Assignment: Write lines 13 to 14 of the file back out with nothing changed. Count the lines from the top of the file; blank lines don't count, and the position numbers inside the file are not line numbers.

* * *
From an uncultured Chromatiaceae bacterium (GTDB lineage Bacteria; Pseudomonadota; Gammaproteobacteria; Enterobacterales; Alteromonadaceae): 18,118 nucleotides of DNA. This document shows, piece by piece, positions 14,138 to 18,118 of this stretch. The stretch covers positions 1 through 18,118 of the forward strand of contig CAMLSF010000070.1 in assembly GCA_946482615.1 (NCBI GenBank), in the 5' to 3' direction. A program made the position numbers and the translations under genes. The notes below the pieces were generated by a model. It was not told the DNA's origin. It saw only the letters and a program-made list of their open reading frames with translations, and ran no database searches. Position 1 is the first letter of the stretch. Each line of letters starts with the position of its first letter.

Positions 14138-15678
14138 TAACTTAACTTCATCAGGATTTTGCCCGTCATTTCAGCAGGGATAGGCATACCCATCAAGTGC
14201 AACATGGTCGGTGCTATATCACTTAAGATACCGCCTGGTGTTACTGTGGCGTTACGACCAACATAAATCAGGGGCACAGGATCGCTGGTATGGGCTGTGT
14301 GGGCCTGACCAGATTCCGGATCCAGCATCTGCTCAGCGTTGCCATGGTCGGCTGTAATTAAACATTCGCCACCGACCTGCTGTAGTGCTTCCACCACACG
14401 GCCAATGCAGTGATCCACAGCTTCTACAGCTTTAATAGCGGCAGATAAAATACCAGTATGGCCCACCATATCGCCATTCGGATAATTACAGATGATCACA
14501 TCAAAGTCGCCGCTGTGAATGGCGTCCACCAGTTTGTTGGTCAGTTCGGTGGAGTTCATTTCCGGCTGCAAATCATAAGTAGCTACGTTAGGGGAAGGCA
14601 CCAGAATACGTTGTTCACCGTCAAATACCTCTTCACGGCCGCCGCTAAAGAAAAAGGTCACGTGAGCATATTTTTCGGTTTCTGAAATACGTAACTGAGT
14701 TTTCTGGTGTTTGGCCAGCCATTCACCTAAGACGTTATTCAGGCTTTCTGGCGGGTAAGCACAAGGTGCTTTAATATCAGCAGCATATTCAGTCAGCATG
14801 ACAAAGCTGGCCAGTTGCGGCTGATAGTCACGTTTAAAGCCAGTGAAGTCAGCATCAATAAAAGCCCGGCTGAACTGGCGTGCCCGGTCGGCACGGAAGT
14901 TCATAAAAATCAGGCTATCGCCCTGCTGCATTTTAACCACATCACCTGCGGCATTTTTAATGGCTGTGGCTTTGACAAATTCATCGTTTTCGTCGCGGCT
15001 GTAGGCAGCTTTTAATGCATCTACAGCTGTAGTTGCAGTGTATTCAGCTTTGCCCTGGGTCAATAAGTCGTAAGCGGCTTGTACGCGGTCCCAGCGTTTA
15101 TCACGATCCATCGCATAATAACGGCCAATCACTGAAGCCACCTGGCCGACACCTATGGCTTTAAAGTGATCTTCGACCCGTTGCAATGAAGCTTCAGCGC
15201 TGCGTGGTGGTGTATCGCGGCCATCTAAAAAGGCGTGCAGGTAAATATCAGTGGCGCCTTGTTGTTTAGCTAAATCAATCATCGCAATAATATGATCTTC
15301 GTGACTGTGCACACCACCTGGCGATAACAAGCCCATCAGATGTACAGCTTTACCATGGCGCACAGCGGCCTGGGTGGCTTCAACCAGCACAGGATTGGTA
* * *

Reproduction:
15101 TCACGATCCATCGCATAATAACGGCCAATCACTGAAGCCACCTGGCCGACACCTATGGCTTTAAAGTGATCTTCGACCCGTTGCAATGAAGCTTCAGCGC
15201 TGCGTGGTGGTGTATCGCGGCCATCTAAAAAGGCGTGCAGGTAAATATCAGTGGCGCCTTGTTGTTTAGCTAAATCAATCATCGCAATAATATGATCTTC